ERIC Number: EJ781499
Record Type: Journal
Publication Date: 2007-Dec
Reference Count: 0
Speaking of Fairness in Testing
Griffore, Robert J.
American Psychologist, v62 n9 p1081-1082 Dec 2007
In an article based on her presentation to the 114th Annual Convention of the American Psychological Association, Janet Helms described a concept of test fairness. Helms's approach to fairness appears to be based on the premise that socialization consists of experiences received from one's environment, which are simply internalized as personal attributes. From an ecological perspective, this is incorrect, misleading, and oddly evocative of social-cognitive and psychodynamic notions. Individuals are not passive recipients of culture, and they do not necessarily simply reflect their experiences. Although Helms intended her model to apply to racial and cultural groups, it seems that she has overlooked the potential of applying her concept of fairness to another important level of social organization: the family. R. J. Griffore suggests that it is unfair to avoid using valid tests that are said to be unfair because of racially or culturally based construct-irrelevant variance if those tests can help individuals make decisions that lead to success outcomes. The use of race or culture as a variable that in any way jeopardizes the prediction of success for individuals or groups is unfair for all groups for whom the test is used.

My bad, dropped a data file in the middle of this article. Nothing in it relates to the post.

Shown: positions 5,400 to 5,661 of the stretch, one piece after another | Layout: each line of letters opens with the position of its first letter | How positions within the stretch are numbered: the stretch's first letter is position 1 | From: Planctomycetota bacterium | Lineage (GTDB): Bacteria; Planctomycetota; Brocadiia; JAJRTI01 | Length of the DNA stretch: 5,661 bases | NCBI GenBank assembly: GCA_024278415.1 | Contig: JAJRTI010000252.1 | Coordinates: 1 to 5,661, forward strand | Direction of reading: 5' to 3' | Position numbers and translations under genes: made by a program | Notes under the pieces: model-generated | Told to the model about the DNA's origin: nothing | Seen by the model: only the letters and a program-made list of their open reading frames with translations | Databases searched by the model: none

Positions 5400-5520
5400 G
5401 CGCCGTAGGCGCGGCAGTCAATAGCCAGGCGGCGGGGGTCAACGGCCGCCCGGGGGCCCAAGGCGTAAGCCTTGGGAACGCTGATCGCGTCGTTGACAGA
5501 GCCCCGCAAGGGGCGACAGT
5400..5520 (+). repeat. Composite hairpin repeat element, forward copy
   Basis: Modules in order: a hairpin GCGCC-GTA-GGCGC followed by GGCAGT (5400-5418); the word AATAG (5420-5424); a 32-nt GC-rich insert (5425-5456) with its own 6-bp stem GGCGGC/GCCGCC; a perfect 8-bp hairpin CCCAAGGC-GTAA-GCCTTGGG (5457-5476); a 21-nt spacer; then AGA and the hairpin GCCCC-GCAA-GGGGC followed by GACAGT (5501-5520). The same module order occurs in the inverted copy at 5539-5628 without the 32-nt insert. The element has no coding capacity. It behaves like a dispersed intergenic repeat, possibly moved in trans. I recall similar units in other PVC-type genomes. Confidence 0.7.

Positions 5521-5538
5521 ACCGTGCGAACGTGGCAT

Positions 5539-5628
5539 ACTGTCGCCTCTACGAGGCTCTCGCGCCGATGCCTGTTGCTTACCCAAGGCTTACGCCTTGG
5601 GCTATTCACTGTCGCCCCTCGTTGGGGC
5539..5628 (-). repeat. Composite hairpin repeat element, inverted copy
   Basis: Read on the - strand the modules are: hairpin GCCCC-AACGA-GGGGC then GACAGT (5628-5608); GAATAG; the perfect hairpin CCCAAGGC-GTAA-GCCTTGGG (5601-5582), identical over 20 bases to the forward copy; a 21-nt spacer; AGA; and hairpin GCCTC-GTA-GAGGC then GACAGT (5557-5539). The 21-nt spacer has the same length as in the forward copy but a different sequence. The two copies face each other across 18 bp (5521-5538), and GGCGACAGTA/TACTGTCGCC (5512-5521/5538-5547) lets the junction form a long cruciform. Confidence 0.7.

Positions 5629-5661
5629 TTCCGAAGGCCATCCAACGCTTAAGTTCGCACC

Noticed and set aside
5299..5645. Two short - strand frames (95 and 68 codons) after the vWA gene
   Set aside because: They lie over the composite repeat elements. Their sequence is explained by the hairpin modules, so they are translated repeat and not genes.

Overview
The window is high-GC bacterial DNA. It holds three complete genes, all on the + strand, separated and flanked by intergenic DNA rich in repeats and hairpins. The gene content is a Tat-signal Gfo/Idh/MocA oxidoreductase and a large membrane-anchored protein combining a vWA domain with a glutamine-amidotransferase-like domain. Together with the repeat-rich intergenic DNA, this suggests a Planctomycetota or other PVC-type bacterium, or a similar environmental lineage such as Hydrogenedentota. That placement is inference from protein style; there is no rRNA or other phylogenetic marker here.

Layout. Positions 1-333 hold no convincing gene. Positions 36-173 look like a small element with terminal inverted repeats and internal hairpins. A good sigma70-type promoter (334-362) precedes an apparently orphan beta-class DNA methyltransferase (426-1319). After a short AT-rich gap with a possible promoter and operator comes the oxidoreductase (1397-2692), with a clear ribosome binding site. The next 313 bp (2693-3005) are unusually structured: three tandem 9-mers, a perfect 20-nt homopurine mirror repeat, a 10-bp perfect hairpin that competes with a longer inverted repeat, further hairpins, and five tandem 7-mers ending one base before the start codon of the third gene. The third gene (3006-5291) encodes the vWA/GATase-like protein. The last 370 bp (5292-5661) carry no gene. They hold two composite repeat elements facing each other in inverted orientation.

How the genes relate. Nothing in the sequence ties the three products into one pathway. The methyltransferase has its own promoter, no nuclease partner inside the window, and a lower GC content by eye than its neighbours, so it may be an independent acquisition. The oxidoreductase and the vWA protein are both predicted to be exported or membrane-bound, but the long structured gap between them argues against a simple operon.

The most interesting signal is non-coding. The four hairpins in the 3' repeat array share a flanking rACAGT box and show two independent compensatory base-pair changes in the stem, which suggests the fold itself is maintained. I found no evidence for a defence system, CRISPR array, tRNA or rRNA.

American Psychological Association. Journals Department, 750 First Street NE, Washington, DC 20002-4242. Tel: 800-374-2721; Tel: 202-336-5510; Fax: 202-336-5502; e-mail: email@example.com; Web site: http://www.apa.org/publications
Publication Type: Journal Articles; Opinion Papers
Education Level: N/A
Authoring Institution: N/A